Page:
Fig. 3 To create a drum-shell bass tunnel, a 22" kick drum with ported resonant head is internally miked in front of an 18" kick drum with an intact resonant head. The primary kick drum could be additionally miked with a boundary microphone.
As one would expect, seasoned studio pros such as those profiled within this feature have had ample opportunities to experiment with a few unusual bass drum miking configurations and other interesting ideas. The most common trick — creating a “bass tube” in front of the resonant head — can lead to a boomier, deeper kick tone. You can make the tunnel using packing blankets and microphone stands, allowing an exterior mike to be far away from the kick, yet fairly isolated from other sound sources.
“Distance equals depth,” says Cobb, who uses an extra kick drum shell for the tunnel. “I always use an outside kick drum mike and put an extra kick drum on the end of the kick drum. This way, you can put a microphone two or three feet away from the kick drum. It’s still inside of a drum, which protects it from the cymbals, and adds more depth to the kick drum. I’ve even done that using a conga. Let the kick push air inside of the bottom of the conga, then mike the head of the conga. If you want a Roland 808 sound and you don’t have a drum machine, that’s a cool trick.”
Another trick yielding a similar result is using a studio monitor or other speaker wired as a microphone, which is then mixed with a primary kick microphone. “Everyone used to use that old trick,” recalls Webb. “The woofer wouldn’t pick up any highs, you’d just get the thud.” While using an actual speaker will certainly work for this application, Yamaha has improved on this trick with the introduction of a legitimate product, the Subkick SKRM100 kick drum “microphone.” The SKRM100 features a speaker-like dynamic transducer mounted within a birch/mahogany drum shell and captures audio lower than 100Hz.
Once great bass-drum tracks are captured upon recorded medium via digital audio workstation, analog tape, or any other multitrack destination, the song’s aural characteristics most appropriately determine further manipulation. While many seasoned engineers print equalization, compression, and other effects to tape, most would also agree that the safest bet is to record pure tracks to tape, since virtually all modern recording systems allow non-destructive effects to be added at a later date and in more informed circumstances.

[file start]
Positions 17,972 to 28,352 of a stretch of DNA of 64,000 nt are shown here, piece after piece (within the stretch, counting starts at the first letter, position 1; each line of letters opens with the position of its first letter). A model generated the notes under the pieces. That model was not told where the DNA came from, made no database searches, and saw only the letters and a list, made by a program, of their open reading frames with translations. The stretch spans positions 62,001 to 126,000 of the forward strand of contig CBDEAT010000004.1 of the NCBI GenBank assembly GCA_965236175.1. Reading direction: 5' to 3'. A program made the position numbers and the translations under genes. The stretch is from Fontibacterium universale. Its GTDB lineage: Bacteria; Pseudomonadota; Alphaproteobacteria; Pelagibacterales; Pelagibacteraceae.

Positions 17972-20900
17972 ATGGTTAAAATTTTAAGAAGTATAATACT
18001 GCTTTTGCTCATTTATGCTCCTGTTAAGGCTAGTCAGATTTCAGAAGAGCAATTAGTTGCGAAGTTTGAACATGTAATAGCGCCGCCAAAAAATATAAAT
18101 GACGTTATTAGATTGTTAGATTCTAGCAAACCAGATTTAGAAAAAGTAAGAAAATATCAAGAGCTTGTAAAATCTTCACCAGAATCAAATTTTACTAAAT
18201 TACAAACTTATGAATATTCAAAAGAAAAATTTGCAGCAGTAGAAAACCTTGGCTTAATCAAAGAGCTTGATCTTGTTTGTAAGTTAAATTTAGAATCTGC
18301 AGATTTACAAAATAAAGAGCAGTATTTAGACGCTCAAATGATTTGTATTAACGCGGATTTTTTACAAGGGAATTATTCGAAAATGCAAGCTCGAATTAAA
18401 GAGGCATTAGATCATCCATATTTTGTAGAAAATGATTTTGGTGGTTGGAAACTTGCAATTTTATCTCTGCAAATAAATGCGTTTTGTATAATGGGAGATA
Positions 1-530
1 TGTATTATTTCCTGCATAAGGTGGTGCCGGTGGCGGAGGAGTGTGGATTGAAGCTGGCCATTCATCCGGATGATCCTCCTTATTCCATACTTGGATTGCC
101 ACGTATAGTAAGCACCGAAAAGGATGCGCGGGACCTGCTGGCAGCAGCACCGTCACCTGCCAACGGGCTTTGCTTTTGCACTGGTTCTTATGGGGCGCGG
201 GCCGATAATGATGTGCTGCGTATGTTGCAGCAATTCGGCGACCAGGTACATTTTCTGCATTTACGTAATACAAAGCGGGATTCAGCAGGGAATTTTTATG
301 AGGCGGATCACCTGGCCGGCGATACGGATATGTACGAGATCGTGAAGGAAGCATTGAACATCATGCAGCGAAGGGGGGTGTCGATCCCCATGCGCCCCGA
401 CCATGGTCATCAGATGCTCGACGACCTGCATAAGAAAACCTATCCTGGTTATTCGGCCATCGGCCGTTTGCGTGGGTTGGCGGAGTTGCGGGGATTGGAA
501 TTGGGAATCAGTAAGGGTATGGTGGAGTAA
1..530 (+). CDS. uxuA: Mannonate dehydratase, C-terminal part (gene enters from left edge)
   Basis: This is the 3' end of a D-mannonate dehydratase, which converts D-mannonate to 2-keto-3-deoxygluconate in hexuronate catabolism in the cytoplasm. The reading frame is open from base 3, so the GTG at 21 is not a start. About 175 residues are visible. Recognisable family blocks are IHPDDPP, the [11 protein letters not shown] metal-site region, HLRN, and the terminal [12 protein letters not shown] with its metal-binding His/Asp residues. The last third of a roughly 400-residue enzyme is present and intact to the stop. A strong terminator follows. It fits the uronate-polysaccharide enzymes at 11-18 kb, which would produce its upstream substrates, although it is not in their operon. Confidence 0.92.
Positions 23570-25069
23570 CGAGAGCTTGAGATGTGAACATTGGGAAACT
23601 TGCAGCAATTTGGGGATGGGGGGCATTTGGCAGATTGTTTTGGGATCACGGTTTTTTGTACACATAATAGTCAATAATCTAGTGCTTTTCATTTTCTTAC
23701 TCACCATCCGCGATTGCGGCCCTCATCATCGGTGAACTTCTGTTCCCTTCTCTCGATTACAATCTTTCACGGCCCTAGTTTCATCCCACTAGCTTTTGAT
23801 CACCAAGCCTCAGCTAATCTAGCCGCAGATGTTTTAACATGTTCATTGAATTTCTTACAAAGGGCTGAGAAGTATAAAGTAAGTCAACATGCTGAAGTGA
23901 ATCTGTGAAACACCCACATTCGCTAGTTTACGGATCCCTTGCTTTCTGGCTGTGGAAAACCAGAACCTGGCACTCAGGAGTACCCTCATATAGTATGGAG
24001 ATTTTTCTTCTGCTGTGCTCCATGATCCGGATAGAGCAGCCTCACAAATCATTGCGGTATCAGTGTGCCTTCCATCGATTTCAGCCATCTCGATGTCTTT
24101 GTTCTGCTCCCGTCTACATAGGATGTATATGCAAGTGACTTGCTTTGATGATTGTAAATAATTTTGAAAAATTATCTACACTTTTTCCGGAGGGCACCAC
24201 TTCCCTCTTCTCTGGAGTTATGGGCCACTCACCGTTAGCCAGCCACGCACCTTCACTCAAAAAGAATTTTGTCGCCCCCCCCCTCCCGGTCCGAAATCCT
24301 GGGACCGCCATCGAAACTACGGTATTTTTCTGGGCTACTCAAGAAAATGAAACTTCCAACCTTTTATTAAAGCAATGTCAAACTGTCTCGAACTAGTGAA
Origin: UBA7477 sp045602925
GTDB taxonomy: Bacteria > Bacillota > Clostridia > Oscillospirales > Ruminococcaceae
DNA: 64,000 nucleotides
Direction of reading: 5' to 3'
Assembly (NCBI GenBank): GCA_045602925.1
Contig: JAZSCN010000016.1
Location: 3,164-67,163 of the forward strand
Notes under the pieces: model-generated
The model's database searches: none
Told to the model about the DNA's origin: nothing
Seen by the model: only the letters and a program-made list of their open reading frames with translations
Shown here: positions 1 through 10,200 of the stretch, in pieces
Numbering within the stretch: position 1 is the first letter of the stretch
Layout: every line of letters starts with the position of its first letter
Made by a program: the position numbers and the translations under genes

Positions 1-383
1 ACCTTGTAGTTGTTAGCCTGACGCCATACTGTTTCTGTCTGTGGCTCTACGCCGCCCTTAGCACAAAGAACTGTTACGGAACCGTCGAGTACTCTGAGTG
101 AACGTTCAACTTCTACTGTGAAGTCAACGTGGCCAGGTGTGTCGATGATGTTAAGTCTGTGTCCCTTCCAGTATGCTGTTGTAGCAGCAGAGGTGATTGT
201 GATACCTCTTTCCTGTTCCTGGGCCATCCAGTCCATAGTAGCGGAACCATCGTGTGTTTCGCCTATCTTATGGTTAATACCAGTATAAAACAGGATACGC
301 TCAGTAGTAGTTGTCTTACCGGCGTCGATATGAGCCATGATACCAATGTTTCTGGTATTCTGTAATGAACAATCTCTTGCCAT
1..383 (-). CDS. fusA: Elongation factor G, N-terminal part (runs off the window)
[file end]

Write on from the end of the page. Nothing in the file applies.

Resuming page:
“There are enough compressors around, especially in the software world, where you can commit that stuff after the fact and not destroy your tracks,” explains Cobb. “For instance, you can commit compression in Pro Tools and save it on a different track so you don’t lose the original signal. If you compress a snare drum or kick drum going in, and you do it the wrong way or a little too much, you can never get that sound back. It’s gone.”
The same thing goes for equalization, reverbs, and other effects. “Get the best sound you can with the mikes that you have,” offers Cobb. “Before you go to grab an EQ or whatever, just grab the mike and move it. The less you mess with stuff, the more natural it sounds. The more you EQ something, the more it takes away from the natural sound of the drum.”
Certainly, compressing kick signals — along with other drum tracks — to tape is often done and can give you louder, more consistent transients on tape. Webb, for instance, always compresses kick drum. “You have to be careful, though,” he says. “If you’re not experienced with a compressor, you should learn to use it first. You don’t want to make the mistake of over-compressing it. There’s no turning back. If you must, keep the ratio down to a 3:1 sort of thing so that it’s not super aggressive.”
Cobb concurs. “It needs to be something really subtle, like 2:1 compression. And only use it to get enough signal in, just have it knock off a couple of dB, just enough to get the full bandwidth of the A/D converters.”
Most importantly, if you’re a drummer performing popular music, act as your own compressor to tape: simply kick with consistency. “In the studio, we often don’t require that much subtlety,” explains Tavaglione. “From a rock perspective, I’m looking for consistency of volume. Actually, I’m even looking for a lack of dynamics in regards to the kick. Modern productions aren’t terribly dynamic. The drummer is often the timing foundation that doesn’t change volume a whole lot in the final mix, which is kind of unfortunate, but that’s how it is. So I would suggest to play every kick solid, full volume, and as consistent as possible.”
As always, concludes Webb, it all comes back to being a great musician: “The most important thing out of all of this is if you have a great drummer, he can make any kick drum track sound great.”